5 Comments

5 Comments

  1. Ronald Montesano

    Jun 18, 2013 at 6:18 am

    I’ll be the first to predict that Phil closes the circle that began in 1999 with Payne at Pinehurst, by winning at Pinehurst in 2014.

  2. reqq

    Jun 17, 2013 at 8:08 am

    Phil was soooooooo close with soooooo many putts, gotta feel for him. But grats to Justin for his first major!

  3. Ronald Montesano

    Jun 16, 2013 at 9:27 pm

    He’s had six chances…for a Buffalo guy who watched his Bills lose four straight Super Bowls, I can empathize with Phil. As Rose indicated, all should have respect for Phil Mickelson.

  4. Big Boy

    Jun 16, 2013 at 9:06 pm

    Phil da Philpper never had a chance….well done Rosey

  5. Lawrence

    Jun 16, 2013 at 8:52 pm

    Way to grind out the victory Justin!

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Tour Photo Galleries

Wedge Stamping Caviar: Have More Fun Edition

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Pop open a tin of the finest beluga, GolfWRXers… In all seriousness, it’s less jelly-like substance, more richness of intrigue than salt-cured roe at Wedge Stamping Caviar as we present to you some of the finest instances of hammer-and-stamp work on the PGA Tour.

In this initial serving, we’re mining photos from October and November at PGA Tour stops, including the Shriners Hospitals for Children Open, the Cadence Bank Houston Open, and the RSM Classic.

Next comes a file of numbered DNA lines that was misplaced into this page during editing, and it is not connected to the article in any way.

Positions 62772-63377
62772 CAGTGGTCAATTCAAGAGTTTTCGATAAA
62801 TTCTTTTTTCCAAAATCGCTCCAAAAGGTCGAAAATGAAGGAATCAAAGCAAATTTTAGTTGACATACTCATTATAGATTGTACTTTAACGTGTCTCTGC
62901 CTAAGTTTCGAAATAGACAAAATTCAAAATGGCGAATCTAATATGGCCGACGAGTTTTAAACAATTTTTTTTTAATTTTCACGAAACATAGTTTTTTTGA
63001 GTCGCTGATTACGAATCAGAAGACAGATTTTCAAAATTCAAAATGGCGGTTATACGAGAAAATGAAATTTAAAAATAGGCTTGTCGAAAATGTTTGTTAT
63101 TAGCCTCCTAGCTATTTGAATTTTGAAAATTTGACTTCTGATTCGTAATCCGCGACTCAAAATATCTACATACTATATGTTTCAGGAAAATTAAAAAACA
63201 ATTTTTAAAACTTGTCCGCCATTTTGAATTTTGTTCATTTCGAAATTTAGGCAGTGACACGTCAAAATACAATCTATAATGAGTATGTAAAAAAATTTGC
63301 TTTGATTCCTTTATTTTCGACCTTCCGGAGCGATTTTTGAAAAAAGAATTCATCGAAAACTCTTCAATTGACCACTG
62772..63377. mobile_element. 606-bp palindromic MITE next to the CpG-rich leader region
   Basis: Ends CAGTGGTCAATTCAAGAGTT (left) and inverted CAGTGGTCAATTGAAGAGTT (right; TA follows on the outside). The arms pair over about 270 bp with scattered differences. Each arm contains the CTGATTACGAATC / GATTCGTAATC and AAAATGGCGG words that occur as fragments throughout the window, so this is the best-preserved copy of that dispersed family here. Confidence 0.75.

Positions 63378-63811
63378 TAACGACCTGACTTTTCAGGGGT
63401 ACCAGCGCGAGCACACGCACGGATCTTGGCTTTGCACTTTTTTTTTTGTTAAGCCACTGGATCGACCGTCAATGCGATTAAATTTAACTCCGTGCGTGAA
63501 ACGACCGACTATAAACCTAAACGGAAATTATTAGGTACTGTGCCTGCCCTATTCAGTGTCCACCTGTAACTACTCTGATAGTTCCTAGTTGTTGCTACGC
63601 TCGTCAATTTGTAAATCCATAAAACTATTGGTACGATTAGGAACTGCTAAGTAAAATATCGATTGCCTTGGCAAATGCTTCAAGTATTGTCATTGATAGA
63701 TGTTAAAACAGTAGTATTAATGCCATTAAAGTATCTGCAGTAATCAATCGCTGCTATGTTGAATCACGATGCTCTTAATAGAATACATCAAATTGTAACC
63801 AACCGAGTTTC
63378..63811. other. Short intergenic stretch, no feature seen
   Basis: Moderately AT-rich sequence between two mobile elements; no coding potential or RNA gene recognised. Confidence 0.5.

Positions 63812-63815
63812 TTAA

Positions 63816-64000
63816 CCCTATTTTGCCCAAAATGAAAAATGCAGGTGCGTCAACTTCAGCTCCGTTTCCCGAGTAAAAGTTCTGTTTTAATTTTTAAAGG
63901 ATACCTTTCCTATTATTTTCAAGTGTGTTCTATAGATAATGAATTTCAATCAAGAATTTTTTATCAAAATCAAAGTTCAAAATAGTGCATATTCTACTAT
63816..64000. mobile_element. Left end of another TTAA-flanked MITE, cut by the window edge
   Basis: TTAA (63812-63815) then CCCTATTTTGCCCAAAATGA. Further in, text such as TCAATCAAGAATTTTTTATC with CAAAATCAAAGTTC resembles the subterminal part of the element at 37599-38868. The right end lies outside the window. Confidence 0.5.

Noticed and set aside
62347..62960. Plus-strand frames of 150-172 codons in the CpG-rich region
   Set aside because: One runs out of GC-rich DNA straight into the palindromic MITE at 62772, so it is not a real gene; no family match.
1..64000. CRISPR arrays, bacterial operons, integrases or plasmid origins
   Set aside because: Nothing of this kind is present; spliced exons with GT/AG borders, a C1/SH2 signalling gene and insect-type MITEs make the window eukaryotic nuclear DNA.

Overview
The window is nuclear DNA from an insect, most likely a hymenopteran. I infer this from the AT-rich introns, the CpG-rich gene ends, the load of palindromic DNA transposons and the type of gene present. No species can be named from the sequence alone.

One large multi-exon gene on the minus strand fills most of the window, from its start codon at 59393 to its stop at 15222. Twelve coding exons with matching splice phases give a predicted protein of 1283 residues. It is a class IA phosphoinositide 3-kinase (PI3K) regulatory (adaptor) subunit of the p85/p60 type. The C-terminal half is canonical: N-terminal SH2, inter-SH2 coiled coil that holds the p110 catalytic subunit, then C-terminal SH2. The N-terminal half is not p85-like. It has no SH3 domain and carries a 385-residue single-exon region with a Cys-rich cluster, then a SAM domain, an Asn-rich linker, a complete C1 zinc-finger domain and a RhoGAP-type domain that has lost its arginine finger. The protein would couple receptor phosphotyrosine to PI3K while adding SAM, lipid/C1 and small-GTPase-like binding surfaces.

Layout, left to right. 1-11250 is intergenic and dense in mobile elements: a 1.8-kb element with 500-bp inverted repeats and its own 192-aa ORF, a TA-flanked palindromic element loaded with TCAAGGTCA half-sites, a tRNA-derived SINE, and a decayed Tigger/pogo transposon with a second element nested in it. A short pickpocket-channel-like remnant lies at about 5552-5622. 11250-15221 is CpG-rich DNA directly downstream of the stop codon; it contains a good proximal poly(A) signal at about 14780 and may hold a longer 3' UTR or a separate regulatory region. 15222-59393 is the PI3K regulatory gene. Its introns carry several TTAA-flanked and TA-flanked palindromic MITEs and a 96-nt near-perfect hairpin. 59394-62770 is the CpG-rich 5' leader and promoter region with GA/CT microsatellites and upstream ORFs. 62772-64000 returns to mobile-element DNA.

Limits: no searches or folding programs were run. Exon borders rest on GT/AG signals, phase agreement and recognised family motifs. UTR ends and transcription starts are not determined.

So grab your mother-of-pearl spoon and dig in — with restraint, please.

The traditional K.I.S.S. stamping on a BV proto: first and last initial, demonstrated here by Andrew Landry. Bonus points for the bounce angle (8) stamp.

When your last name is something imposing/interesting, you’re definitely stamping it on your wedge as Cole Hammer has done here in a “University of Texas” colorway.

Simple, perfect stamping for Xuewen Luo. 

Patrick Cantlay is still rolling with a SM7. Ultimate K.I.S.S. to stick with a previous generation wedge with stamped initials. Bent loft (47 degrees) is a classy touch. 

Excellent #perspective on Kevin Roy’s 54-degree Vokey.

Anytime a custom grind wears off the loft number, it’s caviar. Lovely patina on Woodland’s Wilson, too.